The UK's vaccines minister said this week that younger teens will be allowed to override their parents' decisions on whether or not they can take the COVID-19 vaccine, as long as they are deemed "competent" to make that call.
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  • The UK government is set to decide this week if younger teens should be eligible to receive the Covid-19 shot.
  • Nadhim Zahawi said parents will be asked for consent to allow their children aged 12 to 15 to take the Covid-19 jab.
  • But if the children are judged to be "competent," they can overrule their parents' decisions.
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UK teenagers aged 12 to 15 will be able to overrule their parents and opt to take the Covid-19 vaccine - once its approved for that age group - if they are thought to be "competent" enough to make that decision for themselves, said the UK's vaccines minister on Sunday.

Speaking to UK broadcaster Times Radio on September 5, UK Parliamentary Under-Secretary of State for Covid-19 Vaccine Deployment Nadhim Zahawi said parents of younger teens will still be asked to give consent if the vaccine roll-out is approved for children aged 12 to 15.

The UK government is expected to arrive at a decision on vaccine eligibility for this age group this week.

Zahawi said even if parents don't give their consent, children can choose to override them and get the shot if they are "deemed to be competent to make that decision, with all the information available."

"What you essentially do is make sure that the clinicians discuss this with the parents, with the teenager, and if they are then deemed to be able to make a decision that is competent, then that decision will go in favour of what the teenager decides to do," Zahawi told Times Radio.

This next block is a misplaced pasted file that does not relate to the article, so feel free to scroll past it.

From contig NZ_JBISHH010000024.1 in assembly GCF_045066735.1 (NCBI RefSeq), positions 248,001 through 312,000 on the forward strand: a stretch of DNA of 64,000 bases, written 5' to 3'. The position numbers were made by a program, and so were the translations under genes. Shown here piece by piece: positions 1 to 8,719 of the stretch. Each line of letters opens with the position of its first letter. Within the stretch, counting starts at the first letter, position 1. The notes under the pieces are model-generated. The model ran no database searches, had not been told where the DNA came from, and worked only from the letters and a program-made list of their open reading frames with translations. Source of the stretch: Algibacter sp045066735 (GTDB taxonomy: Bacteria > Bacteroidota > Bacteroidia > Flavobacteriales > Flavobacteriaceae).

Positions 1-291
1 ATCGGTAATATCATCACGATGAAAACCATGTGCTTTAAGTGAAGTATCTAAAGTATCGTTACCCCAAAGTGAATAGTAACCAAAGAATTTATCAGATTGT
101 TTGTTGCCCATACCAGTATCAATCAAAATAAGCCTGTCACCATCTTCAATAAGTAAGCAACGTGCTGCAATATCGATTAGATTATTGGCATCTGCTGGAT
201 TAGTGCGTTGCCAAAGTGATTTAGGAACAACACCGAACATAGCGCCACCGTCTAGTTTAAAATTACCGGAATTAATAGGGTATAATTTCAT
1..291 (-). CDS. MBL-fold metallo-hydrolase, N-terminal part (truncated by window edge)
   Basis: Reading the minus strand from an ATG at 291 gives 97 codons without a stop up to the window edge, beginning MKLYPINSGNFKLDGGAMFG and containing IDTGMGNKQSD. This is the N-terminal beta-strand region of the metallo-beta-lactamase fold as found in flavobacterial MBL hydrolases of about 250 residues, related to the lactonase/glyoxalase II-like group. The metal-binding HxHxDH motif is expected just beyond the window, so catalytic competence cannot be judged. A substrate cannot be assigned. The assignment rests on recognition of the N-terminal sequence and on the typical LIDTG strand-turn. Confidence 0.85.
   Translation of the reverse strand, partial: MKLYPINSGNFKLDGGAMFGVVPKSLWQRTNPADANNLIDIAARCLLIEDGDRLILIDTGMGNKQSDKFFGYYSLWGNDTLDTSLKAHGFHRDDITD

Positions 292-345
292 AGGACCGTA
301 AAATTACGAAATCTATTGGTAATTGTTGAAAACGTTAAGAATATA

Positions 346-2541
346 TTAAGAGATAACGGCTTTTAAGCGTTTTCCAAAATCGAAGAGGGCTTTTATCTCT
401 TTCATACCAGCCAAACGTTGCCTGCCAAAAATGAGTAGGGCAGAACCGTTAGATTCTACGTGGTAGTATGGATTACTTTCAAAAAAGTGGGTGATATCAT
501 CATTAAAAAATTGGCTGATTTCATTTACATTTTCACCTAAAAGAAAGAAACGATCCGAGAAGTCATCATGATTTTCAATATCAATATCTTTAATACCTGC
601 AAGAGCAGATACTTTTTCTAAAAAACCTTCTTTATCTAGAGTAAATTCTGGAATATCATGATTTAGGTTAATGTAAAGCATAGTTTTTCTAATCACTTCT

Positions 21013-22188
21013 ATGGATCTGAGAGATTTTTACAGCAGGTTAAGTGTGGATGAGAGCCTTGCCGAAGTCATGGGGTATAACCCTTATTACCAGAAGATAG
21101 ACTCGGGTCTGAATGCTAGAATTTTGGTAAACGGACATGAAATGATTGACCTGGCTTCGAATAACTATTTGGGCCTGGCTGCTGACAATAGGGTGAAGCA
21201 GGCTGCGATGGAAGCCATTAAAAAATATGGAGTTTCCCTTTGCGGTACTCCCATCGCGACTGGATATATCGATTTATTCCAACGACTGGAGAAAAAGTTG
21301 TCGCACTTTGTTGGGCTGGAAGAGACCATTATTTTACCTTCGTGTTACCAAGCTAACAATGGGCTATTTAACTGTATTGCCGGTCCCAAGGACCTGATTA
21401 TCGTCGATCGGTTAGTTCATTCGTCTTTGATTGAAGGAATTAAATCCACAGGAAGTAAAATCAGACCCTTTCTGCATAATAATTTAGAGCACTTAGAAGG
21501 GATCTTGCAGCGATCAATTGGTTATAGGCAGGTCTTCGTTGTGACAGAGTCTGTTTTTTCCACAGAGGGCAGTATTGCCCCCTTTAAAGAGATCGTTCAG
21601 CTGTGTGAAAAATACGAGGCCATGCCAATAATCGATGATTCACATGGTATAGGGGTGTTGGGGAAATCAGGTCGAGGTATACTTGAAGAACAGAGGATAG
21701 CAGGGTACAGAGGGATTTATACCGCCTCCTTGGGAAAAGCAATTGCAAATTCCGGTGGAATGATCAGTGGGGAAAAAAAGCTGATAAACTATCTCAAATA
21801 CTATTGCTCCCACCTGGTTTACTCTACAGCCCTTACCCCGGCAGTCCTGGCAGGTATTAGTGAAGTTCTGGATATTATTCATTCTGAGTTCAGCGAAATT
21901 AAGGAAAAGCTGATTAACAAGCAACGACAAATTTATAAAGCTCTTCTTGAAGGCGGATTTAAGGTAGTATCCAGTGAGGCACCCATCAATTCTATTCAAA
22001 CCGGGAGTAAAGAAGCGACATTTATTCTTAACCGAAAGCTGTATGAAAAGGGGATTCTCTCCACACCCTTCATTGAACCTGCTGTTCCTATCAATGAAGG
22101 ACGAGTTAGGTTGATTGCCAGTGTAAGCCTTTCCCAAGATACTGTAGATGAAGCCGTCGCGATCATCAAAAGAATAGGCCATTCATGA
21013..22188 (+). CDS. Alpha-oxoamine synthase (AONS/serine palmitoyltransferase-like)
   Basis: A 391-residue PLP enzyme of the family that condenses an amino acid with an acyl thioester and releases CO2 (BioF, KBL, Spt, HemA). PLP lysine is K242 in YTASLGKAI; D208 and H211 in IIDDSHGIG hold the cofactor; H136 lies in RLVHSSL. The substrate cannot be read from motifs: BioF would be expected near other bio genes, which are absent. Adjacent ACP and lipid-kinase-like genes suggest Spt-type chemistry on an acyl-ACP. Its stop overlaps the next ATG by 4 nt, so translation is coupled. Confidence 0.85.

The UK government has been facing pressure to quickly make the Covid vaccine available to younger teens. In a letter published by the British Medical Journal on September 3, doctors, educators, and parents called for the UK's Secretary of State for Education Gavin Williamson to conduct a vaccine roll-out in schools "to maximise access and uptake" among teens 12 to 15.

"Children are now returning to school against a background of community infection levels 26 times higher than at the same time last year, and with the much more transmissibleDelta variant accounting for almost all infections," read the letter. "The government has a duty to protect children, our wider communities, and the National Health Service and healthcare workers from the impact of a fourth wave following schools re-opening."

The UK is currently seeing an uptick in the number of daily Covid-19 cases recorded. Based on Covid-19 case numbers from September 6, at least 249,169 people tested positive for Covid-19 in the last seven days, a 3.6% increase from the last week. In terms of inoculation rates, at press time, 79.8% of people in the UK aged 16 and over have taken their second dose of the vaccine, while 88.8% of the UK's vaccine-eligible population has received their first dose of the Covid jab.

The US Centers for Disease Control and Prevention currently recommends that everyone aged 12 and older be vaccinated to curb the spread of Covid-19, particularly in light of a sharp surge in Covid-19 infections in America. The two-shot Pfizer-BioNTech coronavirus vaccine was authorised this May for US teens aged 12 to 15.

The New York Times also reported last week that around 48 million children aged 12 and below are not currently eligible to be inoculated against the coronavirus, forcing some parents to keep their kids at home until a vaccine is authorised for their age group.

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